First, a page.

In orthopedic medicine, traction refers to the set of mechanisms for straightening broken bones or relieving pressure on the spine and skeletal system. There are two types of traction: skin traction and skeletal traction.
It is largely replaced now by more modern techniques, but certain approaches are still used today:
- Bryant’s traction
- Buck’s traction – hip fractures
- Dunlop’s traction – humeral fractures in children
- Russell’s traction
- Milwaukee brace
Although the use of traction has decreased over the years, an increasing number of orthopaedic practitioners are using traction in conjunction with bracing.
Bryant’s traction is mainly used in young children who have fractures of the femur or congenital abnormalities of the hip. Both the patient’s limbs are suspended in the air vertically at a ninety degree angle from the hips and knees slightly flexed. Over a period of days, the hips are gradually moved outward from the body using a pulley system. The patient’s body provides the countertraction
The purpose of traction is to:
- To regain normal length and alignment of involved bone.
- To reduce and immobilize a fractured bone.
- To lessen or eliminate muscle spasms.
- To relieve pressure on nerves, especially spinal.
- To prevent or reduce skeletal deformities or muscle contractures.
In most cases traction is only one part of the treatment plan of a patient needing such therapy. The physician’s order will contain:
- Type of traction
- Amount of weight to be applied
- Frequency of neurovascular checks if more frequent than every four (4) hours.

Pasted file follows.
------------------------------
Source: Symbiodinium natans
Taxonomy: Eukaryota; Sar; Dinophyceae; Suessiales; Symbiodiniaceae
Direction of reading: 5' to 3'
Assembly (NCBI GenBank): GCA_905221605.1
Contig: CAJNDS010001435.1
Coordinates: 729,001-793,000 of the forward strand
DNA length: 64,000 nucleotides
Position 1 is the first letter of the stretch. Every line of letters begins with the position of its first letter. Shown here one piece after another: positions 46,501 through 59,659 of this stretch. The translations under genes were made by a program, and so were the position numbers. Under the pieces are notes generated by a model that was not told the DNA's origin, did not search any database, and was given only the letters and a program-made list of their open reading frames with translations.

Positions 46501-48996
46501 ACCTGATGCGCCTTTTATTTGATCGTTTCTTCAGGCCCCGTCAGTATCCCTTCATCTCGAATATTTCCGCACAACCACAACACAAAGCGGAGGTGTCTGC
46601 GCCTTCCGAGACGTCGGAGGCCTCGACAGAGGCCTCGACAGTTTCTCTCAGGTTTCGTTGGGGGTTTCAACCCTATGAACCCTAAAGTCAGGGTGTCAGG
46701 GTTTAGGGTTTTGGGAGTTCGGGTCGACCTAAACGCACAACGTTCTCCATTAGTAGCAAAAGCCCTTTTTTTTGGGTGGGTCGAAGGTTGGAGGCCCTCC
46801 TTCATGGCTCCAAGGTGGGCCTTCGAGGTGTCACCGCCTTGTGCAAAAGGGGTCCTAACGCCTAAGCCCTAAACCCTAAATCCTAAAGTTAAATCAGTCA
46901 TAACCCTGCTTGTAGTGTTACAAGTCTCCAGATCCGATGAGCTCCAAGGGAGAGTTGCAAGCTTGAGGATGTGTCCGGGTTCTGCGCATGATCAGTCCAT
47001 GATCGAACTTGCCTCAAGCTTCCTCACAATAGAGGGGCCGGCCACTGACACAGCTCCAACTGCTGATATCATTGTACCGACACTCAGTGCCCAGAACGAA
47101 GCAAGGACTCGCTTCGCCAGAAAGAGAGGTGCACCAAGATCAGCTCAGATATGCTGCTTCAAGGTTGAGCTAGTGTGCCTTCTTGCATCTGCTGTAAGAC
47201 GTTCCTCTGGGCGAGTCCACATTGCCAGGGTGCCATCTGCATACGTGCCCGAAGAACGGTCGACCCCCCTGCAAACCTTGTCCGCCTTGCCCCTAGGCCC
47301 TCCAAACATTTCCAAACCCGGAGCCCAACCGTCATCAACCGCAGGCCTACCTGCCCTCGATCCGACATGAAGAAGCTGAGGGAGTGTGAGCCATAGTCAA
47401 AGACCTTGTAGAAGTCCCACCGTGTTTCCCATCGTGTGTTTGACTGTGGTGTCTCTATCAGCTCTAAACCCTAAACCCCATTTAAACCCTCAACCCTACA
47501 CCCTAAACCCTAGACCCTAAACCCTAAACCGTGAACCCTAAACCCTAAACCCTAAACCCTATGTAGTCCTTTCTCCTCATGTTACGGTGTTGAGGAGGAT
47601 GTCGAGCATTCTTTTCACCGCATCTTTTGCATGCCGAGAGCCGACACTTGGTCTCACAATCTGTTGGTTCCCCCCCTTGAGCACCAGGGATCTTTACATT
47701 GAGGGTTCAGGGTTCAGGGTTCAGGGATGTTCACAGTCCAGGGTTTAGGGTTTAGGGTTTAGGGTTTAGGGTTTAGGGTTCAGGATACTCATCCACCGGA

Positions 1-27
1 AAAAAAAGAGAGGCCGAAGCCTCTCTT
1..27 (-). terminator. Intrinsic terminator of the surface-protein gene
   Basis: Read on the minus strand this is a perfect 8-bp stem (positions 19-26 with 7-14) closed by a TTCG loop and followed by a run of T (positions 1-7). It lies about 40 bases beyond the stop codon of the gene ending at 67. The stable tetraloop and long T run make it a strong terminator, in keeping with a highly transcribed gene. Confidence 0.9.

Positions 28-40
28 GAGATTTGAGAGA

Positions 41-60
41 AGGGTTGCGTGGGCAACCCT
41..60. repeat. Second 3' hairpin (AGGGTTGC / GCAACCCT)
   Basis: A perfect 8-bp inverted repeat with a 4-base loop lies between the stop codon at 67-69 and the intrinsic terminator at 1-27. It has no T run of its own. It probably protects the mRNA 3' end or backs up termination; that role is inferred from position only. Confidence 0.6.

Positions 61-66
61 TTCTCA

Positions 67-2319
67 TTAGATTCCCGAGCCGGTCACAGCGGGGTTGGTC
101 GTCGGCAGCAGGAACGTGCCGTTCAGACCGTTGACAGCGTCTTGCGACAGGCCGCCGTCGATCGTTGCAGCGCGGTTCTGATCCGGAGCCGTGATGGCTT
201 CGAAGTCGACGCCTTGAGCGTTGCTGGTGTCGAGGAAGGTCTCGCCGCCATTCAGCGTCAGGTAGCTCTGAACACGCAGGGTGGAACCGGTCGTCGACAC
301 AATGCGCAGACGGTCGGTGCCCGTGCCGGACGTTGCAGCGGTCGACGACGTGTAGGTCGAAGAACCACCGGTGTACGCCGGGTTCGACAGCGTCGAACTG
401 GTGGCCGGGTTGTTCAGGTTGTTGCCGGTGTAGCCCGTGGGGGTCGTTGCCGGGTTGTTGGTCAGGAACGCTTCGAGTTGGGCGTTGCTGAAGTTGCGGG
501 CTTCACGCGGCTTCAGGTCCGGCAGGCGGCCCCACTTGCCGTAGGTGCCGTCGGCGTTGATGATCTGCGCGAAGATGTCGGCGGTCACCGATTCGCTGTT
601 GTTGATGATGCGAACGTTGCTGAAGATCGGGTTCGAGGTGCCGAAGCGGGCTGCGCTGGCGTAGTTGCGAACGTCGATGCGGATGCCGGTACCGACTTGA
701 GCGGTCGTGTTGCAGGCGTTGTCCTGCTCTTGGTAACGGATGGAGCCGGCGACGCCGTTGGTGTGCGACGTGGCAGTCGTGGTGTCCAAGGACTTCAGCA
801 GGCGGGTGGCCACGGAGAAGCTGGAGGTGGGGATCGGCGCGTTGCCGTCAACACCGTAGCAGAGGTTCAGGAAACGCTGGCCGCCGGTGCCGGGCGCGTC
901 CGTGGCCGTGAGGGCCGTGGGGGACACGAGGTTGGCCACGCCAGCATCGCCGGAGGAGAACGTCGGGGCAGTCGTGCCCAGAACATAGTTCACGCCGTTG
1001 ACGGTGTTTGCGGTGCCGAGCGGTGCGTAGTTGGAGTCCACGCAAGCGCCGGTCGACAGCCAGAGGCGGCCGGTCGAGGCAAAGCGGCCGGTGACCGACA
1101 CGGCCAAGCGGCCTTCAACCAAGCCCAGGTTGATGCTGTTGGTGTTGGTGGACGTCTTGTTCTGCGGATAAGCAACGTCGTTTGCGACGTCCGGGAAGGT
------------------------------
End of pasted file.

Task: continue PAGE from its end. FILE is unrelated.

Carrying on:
- Site care of inserted pins, wires, or tongs
- The site and care of straps, harnesses and halters
- The inclusion of any other physical restraints / straps or appliances (eg. mouth guard)
- the discontinuation of traction
The physician is typically responsible for initial application of traction and weights while the adjustment or removal (to perform ablution functions / physiotherapy) of skeletal traction weights will be based on the doctors charted plan.
In most cases cervical traction may be adjusted or temporarily removed, per physician order, by an orthopedic nurse who has documented competency to do so.
The alignment and moving of the patient will only be changed on physician’s directive and the affected extremity will need to be maintained in proper alignment at all times with the ropes and traction straps – making sure the mentioned is unobstructed and weights hanging freely.
If it is necessary to move the patient while skeletal traction is in place, the patient should be moved in the bed with weights hanging freely.
In most cases traction will be applied for a number of weeks to months and Neurovascular checks will need to be performed by a nurse as ordered by the physician or as dictated per traction unit policy.
Traction is an appropriate treatment for a number of medical problems including spinal deformities such as scoliosis.